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From: James Epperson
Date: Thu, 9 Jul 1998 14:37:35 -0500 (CDT)
Subject: History of Splines
Two weeks ago I posted a query here about the connections between the
development of spline approximations and automotive body design, and received
over 30 responses, all of them very informative. Since several of them asked
me to pass along what I learned, I decided to write up a brief summary and
post it to the digest. Hence this note.
It is commonly accepted that the first mathematical reference to splines is
Schoenberg's paper [S], which is probably the first place that the word
"spline" is used in connection with smooth, piecewise polynomial
approximation. However, the ideas have their roots in the aircraft and
ship-building industries. In the forward to [BBB], Robin Forrest describes
"lofting," a technique used in the British aircraft industry during World War
Two to construct templates for airplanes by passing thin wooden planks
through points laid out on the floor of a large design loft. The planks
would be held in place at discrete points (called "ducks" by Forrest;
Schoenberg used "dogs" or "rats") and between these points would assume
shapes of minimum strain energy. According to Forrest, one possible impetus
for a mathematical model for this process was the potential loss of the
critical design components for an entire aircraft should the loft be hit by
an enemy bomb. This gave rise to "conic lofting," which used conic sections
to model the position of the curve between the ducks. Conic lofting was
replaced by what we would call splines in the early 1960's based on work by
J. C. Ferguson at Boeing and (somewhat later) by M.A. Sabin at British
Aircraft.
Interestingly, Forrest says that the word "spline" comes from an East Anglian
dialect.
The use of splines for modeling automobile bodies seems to have several
independent beginnings. Credit is claimed on behalf of de Casteljau at
Citroen, Bezier at Renault, and Birkhoff, Garabedian, and de Boor at General
Motors, all for work occuring in the very early 1960's or late 1950's. At
least one of de Casteljau's papers was published, but not widely, in 1959.
De Boor's work at GM resulted in a number of papers being published in the
early 60's, including some of the fundamental work on B-splines.
Work was also being done at Pratt & Whitney Aircraft, where two of the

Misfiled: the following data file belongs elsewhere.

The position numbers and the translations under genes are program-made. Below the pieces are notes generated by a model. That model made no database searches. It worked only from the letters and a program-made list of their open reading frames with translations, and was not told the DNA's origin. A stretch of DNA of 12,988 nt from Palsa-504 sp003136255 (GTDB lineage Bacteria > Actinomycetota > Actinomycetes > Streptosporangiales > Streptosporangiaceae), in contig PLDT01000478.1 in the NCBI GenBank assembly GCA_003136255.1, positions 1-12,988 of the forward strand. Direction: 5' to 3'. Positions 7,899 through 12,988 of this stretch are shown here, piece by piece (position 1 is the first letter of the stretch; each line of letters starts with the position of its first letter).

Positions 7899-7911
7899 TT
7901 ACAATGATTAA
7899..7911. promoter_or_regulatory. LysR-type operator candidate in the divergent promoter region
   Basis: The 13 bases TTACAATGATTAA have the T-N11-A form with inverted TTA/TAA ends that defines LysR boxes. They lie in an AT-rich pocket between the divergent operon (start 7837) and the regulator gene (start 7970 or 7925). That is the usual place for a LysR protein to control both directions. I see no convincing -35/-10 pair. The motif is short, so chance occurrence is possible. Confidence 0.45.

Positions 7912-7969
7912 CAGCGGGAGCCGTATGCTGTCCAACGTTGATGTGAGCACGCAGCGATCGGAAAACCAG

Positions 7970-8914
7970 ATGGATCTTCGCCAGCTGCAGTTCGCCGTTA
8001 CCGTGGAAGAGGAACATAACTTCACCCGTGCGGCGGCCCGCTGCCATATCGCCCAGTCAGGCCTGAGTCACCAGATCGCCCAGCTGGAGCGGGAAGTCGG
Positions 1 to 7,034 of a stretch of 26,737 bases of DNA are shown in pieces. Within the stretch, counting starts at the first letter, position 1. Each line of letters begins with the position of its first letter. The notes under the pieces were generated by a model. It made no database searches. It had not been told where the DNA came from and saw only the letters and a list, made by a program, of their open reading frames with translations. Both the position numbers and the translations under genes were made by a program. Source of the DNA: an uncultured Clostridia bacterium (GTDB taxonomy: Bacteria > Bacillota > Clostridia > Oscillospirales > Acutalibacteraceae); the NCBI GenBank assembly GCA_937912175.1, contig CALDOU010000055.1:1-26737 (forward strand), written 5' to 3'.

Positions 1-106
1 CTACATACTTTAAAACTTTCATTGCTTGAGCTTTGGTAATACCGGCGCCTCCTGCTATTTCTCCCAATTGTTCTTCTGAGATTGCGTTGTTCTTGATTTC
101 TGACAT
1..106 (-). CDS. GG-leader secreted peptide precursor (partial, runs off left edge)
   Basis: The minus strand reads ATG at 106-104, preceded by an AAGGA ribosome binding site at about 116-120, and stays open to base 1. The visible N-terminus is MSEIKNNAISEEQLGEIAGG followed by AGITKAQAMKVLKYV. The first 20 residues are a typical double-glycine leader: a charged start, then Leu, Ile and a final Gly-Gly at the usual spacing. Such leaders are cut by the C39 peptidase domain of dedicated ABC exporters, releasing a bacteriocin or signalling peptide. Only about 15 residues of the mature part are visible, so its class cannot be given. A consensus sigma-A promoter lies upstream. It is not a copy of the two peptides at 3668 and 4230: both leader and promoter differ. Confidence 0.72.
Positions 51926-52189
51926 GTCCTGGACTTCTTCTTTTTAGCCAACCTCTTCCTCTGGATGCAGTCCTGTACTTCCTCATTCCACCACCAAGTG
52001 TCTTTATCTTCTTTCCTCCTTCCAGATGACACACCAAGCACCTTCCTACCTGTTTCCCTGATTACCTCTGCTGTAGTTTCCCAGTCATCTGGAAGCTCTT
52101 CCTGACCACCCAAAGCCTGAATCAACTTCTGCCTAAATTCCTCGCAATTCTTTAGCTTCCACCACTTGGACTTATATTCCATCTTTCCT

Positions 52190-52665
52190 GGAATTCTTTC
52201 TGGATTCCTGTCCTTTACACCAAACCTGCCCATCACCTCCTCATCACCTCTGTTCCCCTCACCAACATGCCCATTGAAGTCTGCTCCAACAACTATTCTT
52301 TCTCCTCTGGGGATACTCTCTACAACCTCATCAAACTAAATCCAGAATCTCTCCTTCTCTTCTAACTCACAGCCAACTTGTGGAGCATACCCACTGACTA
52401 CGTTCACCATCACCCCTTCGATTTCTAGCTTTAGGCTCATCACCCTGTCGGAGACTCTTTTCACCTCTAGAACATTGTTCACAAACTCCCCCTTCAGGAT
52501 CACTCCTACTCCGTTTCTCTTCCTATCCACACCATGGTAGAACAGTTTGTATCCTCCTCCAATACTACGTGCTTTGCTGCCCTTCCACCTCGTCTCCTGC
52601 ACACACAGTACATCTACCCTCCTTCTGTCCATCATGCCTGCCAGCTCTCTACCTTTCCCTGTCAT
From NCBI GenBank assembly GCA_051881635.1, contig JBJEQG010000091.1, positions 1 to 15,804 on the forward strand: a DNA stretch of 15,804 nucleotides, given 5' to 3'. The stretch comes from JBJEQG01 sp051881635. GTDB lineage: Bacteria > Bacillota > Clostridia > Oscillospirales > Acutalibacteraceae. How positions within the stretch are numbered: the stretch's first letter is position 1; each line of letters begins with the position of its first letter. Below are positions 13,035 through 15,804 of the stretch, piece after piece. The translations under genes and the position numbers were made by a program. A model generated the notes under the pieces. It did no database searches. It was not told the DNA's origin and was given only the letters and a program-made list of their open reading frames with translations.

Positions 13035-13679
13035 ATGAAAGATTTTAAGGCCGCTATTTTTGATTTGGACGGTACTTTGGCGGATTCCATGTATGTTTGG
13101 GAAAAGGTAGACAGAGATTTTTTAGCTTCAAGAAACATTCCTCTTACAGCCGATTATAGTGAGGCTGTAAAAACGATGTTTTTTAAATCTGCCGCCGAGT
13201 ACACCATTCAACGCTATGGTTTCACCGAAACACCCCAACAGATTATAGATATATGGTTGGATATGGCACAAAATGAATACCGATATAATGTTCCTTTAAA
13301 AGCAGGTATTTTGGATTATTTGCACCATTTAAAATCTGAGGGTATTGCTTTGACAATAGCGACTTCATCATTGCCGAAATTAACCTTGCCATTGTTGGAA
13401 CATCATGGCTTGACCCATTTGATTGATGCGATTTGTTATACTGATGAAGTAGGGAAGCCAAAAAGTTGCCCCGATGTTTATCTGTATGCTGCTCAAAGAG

authors of [ANW] (the first book-length treatment of splines) were employed,
and the David Taylor Model Basin, by Feodor Theilheimer. The work at GM is
detailed nicely in the article [B] and the retrospective [Y]. I was also
pointed to the article [BdB] by several people, but our library does not have
that volume, so I have not been able to see it for myself. Paul Davis
summarized some of this material in SIAM News in 1996; see [D].
Again, my thanks to all who sent me messages and suggestions.
References:
[ANW] Ahlberg, Nielson, and Walsh, The Theory of Splines and Their
Applications, 1967.
[B] Birkhoff, "Fluid dynamics, reactor computations, and surface
representation," in A History of Scientific Computation (Steve Nash,
editor), 1990.
[BBB] Bartels, Beatty, and Barsky, An Introduction to Splines for Use
in Computer Graphics and Geometric Modeling, 1987.
[BdB] Birkhoff and de Boor, "Piecewise polynomial interpolation and
approximation," Proc. General Motors Symposium of 1964, H. L. Garabedian,
ed., Elsevier, New York and Amsterdam, 1965, pp. 164-190.
[D] Davis, "B-splines and Geometric design," SIAM News, vol. 29, no. 5;
available at http://www.wpi.edu/~pwdavis/sinews/spline17.htm.
[S] Schoenberg, "Contributions to the problem of approximation of
equidistant data by analytic functions," Quart. Appl. Math., vol. 4,
pp. 45-99 and 112-141.
[Y] Young, "Garrett Birkhoff and applied mathematics," Notices of the AMS,
vol. 44, no. 11, pp. 1446-1449.
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From: Peter Alfeld
Date: Tue, 7 Jul 1998 07:53:50 -0600 (MDT)
Subject: Bernstein-Bezier Applet
For my teaching and research I have written an applet that lets you
explore the Bernstein-Bezier Form of a bivariate polynomial, design
finite elements, and analyze spaces of splines defined on
triangulations. If you are interested check it out at
http://www.math.utah.edu/~alfeld/MDS/
Peter Alfeld, Dept of Mathematics, University of Utah, Utah 84112,
alfeld@math.utah.edu
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